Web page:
Numerical and Experimental Investigation of Multistable Systems
The focus of this dissertation is on phenomena exhibited by multistable systems. Two phenomena of particular importance are chaos control and stochastic resonance. In this work, both models that can predict ordered responses and experiments in which ordered responses occur are explored. In addition, parameter identification methods are presented and improved.
Chaos control, when implemented with delays, can be an effective way to stabilize unstable periodic orbits within a multistable system experiencing a chaotic response. Delayed control is easy to implement physically but greatly increases the complexity of analyzing such systems. In this work, the spectral element method was adapted to evaluate unstable periodic orbits stabilized by feedback control implemented with delays. Examples are presented for Duffing systems in which the delay is equal to the forcing period. The spectral approach is also extended to analyze the control of chaos with arbitrary delays. Control with arbitrary delays can also be used to stabilize equilibria within the chaotic response. These methods for arbitrary delays are explored in self-excited, chaotic systems.
Stochastic resonance occurs in multistable systems when an increase in noise results in an ordered response. It is well known that noise excitation of multistable systems results in the system escaping from potential wells or switching between wells. In stochastic resonance, a small external signal is amplified due to these switching events. Methods for modeling stochastic resonance in both underdamped and overdamped systems are presented. In addition, stochastic resonance in a bistable, composite beam excited by colored noise is investigated experimentally. The experimental results are compared with analytical models, and the effect of modal masses on the analytical expressions is explored. Finally, an alternative approach for calculating the effect of colored noise excitation is proposed.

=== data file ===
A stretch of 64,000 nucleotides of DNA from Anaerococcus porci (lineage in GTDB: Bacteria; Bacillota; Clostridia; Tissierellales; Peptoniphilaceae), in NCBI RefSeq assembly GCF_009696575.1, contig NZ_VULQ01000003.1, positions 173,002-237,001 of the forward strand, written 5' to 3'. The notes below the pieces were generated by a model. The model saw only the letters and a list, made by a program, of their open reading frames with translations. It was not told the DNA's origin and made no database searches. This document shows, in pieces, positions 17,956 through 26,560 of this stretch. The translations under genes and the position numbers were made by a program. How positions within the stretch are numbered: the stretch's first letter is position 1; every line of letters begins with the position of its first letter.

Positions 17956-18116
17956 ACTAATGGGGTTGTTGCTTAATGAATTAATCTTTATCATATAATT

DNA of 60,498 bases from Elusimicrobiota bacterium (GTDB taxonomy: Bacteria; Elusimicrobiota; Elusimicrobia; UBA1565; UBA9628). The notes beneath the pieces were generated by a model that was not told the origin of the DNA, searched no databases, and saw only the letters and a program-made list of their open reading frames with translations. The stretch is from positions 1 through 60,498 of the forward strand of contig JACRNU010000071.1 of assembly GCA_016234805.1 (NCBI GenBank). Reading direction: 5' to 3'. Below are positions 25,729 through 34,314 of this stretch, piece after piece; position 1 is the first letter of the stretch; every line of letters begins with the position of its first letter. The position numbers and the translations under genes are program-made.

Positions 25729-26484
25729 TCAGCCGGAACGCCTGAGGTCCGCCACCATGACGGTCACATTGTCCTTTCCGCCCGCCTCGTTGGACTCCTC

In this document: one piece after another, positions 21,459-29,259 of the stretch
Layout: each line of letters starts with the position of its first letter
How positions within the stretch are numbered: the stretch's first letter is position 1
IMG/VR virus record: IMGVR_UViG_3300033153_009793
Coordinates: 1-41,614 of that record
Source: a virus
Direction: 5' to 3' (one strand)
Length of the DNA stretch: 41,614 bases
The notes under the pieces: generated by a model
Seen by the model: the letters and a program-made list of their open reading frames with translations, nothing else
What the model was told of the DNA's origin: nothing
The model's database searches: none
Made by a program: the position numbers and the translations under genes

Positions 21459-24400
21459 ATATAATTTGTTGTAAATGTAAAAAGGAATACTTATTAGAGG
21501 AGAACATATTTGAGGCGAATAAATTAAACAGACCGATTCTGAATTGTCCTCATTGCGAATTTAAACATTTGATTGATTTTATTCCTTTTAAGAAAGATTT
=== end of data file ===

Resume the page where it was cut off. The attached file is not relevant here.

In order to implement analysis methods related to delay differential equations or stochastic resonance, the parameters of the system must be known in advance or determined experimentally. Parameter identification methods provide a natural connection between experiment and theory. In this work, the harmonic balance parameter identification method was applied to beam energy harvesters and is improved using weighting matrices. The method has been applied to a nonlinear, bistable, piezoelectric beam with a tip mass. Then, an experimental method of determining the number of restoring force coefficients necessary to accurately model the systems was demonstrated. The harmonic balance method was also applied to a bistable, beam system undergoing stochastic resonance. Finally, a new weighting strategy is presented based on the signal to noise ratio of each harmonic.
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